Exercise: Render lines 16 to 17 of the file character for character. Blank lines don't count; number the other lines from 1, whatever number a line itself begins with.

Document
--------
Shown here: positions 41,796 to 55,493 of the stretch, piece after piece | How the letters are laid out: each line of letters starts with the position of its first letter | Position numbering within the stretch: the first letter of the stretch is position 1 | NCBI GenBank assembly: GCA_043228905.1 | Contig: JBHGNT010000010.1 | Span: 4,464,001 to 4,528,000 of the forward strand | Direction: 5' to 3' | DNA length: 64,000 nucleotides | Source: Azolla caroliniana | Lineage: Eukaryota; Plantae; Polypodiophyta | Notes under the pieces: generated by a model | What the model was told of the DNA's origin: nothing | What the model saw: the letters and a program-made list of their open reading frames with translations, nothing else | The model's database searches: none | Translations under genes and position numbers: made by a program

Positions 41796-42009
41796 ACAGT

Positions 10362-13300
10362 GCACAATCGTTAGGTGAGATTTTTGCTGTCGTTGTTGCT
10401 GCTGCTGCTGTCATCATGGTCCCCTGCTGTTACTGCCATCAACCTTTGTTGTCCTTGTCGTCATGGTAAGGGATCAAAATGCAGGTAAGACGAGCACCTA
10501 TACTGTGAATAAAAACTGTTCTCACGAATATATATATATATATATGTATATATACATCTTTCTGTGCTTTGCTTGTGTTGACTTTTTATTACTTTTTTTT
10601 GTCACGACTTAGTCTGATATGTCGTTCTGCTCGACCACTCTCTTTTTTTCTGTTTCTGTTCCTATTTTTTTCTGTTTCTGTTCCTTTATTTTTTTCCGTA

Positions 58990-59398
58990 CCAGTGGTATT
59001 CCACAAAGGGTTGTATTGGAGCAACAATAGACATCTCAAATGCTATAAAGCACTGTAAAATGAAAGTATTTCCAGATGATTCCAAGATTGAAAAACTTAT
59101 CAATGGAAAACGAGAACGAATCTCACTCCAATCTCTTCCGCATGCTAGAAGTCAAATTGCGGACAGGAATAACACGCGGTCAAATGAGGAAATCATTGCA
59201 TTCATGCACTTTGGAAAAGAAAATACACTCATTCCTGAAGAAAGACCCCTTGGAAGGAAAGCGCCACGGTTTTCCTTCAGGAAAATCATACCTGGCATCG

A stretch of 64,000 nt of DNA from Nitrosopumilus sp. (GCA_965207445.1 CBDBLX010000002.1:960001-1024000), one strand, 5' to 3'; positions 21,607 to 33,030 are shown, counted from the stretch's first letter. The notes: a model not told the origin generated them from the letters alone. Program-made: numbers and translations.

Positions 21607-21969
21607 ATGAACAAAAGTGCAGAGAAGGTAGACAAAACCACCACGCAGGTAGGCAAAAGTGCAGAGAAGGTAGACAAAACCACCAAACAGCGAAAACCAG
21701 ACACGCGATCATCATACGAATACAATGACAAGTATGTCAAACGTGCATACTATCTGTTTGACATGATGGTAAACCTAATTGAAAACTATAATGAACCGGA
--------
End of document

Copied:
21607 ATGAACAAAAGTGCAGAGAAGGTAGACAAAACCACCACGCAGGTAGGCAAAAGTGCAGAGAAGGTAGACAAAACCACCAAACAGCGAAAACCAG
21701 ACACGCGATCATCATACGAATACAATGACAAGTATGTCAAACGTGCATACTATCTGTTTGACATGATGGTAAACCTAATTGAAAACTATAATGAACCGGA